How To Avoid Ambiguity During the Construction Process

Mission Critical Commissioning: The Commissioning Plan

Often times the process of commissioning can be an ambiguous event that can have a different meaning for the variety of players involved on the project (e.g., owner, design engineer, contractor, etc.) Developing a commissioning program and documenting it in a commissioning plan helps clear up a lot of that ambiguity in order for all contractors, the commissioning team, the design team and the owner to understand the requirements and determine the expectation level for the project. The commissioning plan ensures that everyone agrees that the project will operate in accordance with contract documents and approved scope of work. The commissioning plan will highlight important general project information (location, building type and the construction period), critical abbreviations and definitions, identifies which systems or components are being commissioned and also identifies the project team members involved (including their contact information). The commissioning plan intends to focus on the commissioning process throughout the various phases of a project: design phase, construction phase, acceptance phase and post acceptance.

Owner’s project requirements (OPR), basis of design (BOD) and commissioning specifications are some of the critical documents referenced in the commissioning plan that are accounted for during the early phases of the project. These documents will outline the owner’s overall goals, schedules and design with the expectation of outlining emergency power control/function, applicable codes and standards. The design review process will also be outlined in this section, where the commissioning provider will identify how often design reviews will be conducted (e.g., 100% Design Development, 90% Construction Documents, etc.). The commissioning specifications are identified (HVAC, Electrical, Fire Alarm, etc.) in order to detail the construction and acceptance phase procedures for installation checks, pre-functional checks and functional checks. These specifications help identify the roles and responsibilities of each team member. In establishing the team members, the flow of communication between project team members is also determined.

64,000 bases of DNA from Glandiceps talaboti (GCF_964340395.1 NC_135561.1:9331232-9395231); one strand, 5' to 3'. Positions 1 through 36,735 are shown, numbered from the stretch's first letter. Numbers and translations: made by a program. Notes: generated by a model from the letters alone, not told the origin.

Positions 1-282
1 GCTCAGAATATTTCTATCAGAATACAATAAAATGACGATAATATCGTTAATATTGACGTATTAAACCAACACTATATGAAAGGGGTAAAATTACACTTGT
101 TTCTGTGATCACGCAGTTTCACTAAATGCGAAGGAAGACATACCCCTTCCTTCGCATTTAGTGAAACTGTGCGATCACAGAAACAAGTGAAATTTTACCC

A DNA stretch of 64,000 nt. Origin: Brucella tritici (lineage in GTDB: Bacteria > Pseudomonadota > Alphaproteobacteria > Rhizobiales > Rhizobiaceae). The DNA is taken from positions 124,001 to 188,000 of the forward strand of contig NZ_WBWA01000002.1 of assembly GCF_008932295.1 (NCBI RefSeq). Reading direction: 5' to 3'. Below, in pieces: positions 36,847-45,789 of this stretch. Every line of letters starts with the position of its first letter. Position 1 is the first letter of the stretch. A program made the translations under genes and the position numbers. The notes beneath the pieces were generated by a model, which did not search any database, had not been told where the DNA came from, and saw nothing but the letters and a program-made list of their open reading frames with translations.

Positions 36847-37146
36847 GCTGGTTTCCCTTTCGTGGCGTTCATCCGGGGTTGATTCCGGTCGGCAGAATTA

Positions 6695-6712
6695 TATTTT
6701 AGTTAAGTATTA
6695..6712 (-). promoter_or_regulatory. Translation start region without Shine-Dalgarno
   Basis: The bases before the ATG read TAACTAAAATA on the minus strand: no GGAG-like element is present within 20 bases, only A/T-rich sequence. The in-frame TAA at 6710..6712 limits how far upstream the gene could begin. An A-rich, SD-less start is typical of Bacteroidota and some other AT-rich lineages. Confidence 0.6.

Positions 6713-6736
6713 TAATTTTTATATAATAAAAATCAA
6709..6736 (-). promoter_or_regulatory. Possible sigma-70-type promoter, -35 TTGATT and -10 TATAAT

The construction phase portion of the commissioning plan will outline submittal review process, deficiency logs/reports, commissioning checklists (pre-functional/functional) and Operations and Maintenance manuals (O&Ms). The submittal review process should ideally occur in parallel to the design team conducting their process in order to allow the design team to review the commissioning team’s feedback or recommendations on submittal reviews. Details will provide the intent of checklists and expectation level.

The acceptance phase and post acceptance phase both serve as an opportunity for the facility staff to witness and participate in the testing process. This allows for the facility members to get intimate with the equipment and the commissioning process. Contractors may provide a training plan that can involve both a classroom session and/or demonstration of how to operate the equipment. Demonstrations can be filmed for facilities use of instructional procedures later. The commissioning provider will review training materials on the owner’s behalf to ensure quality, content and compliance with specifications.

In summary, the commissioning process involves many different parties and can often be a challenge to make sure that everyone understands the expectation level. Defining those expectations within the commissioning plan will help develop a foundation from the beginning of the project and serve as a reference point during each phase of the project. Note, that the commissioning plan does not guarantee that issues will not arise, but it serves as a basis for identifying expectation level of commissioning and establishing dialogue for the vision of the project.

Written by: Dan Chavez, Senior Engineer

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